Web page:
Using a solar telescope isn’t as straightforward as a regular scope. The various filters need “tuning” to get the best image. The SolarMax III comes with a CEMAX 18mm 1¼” eyepiece. Any standard 1¼” eyepiece will work, but the Coronado CEMAX eyepieces are specially designed and coated for Hα wavelength.
Four filters in this telescope make it possible to safely observe the Sun in the Hα wavelength. When you remove the front dust cap, you’ll see that the objective lens is red. This is where the filtering starts. The red objective reduces or “rejects” most of the light energy entering the telescope.
Directly behind the objective is the RichView Tuner, which sits in front of the first etalon filter. The tuner (it’s not a filter) is mounted in a large brass ring and can be rotated to improve contrast and detail. An inch or so behind the tuner is a small brass knob on the first etalon filter. This is one of two T-Max Tuners. There is a second T-Max Tuner knob farther back at the second etalon filter. You adjust these to fine-tune the etalons and thus bring out additional details. Meade also placed a blocking filter in what looks like a star diagonal, which is attached to a tube that fits in the focusing rack. The blocking filter eliminates more wavelengths of light and produces an image that’s safe to look at.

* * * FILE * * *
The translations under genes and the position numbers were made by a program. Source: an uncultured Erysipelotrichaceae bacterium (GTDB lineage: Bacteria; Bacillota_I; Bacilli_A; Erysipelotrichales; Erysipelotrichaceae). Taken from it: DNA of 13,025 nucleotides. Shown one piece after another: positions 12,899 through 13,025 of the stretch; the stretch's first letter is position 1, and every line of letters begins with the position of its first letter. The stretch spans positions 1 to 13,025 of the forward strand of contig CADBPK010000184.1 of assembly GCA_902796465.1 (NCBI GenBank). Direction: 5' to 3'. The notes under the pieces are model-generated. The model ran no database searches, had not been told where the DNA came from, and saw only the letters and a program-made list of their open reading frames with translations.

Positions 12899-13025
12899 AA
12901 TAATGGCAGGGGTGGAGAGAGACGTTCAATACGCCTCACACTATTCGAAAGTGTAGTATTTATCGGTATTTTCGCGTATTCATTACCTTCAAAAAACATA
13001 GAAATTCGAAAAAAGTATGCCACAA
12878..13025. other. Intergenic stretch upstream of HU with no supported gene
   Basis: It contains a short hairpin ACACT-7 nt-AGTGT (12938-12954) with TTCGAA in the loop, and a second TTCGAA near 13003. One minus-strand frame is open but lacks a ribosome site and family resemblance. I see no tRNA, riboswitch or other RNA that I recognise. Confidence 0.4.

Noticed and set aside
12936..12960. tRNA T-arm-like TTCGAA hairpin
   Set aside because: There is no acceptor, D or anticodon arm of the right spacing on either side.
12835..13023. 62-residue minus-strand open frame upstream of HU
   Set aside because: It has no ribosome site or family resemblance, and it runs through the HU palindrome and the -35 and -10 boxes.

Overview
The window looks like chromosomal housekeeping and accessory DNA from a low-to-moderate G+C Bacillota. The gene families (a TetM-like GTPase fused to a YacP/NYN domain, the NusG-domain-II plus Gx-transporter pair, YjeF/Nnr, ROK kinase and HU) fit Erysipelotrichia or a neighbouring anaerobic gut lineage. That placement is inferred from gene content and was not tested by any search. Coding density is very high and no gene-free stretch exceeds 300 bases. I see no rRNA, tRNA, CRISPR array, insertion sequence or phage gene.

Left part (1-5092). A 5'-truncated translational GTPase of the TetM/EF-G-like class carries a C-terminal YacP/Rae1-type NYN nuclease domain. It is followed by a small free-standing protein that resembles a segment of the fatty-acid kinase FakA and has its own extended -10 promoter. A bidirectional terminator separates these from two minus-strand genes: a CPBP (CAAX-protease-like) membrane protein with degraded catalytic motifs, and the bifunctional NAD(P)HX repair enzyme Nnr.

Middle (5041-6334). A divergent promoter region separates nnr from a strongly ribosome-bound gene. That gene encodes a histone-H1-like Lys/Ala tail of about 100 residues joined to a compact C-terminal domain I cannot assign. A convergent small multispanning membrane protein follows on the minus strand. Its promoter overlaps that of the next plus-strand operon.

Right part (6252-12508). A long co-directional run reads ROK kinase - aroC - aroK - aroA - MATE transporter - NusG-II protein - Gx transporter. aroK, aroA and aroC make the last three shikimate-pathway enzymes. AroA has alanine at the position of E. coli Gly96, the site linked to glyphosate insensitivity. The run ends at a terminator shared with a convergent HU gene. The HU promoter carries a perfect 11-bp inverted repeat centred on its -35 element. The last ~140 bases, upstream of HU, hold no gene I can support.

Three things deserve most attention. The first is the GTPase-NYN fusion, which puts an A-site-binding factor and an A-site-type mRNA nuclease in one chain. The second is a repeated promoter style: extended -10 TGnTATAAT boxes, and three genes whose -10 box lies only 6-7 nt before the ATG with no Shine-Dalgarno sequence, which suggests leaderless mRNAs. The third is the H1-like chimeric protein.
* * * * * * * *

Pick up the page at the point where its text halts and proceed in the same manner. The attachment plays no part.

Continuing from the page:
It takes some practice to get the best visual image through this scope. The SolarMax III is fitted with a high-quality 2″ dual-speed rack and pinion focuser, which allows for both coarse and fine adjustments. I had to pull the blocking filter with its tube about halfway out to get the best focused image. Then I adjusted the RichView Tuner.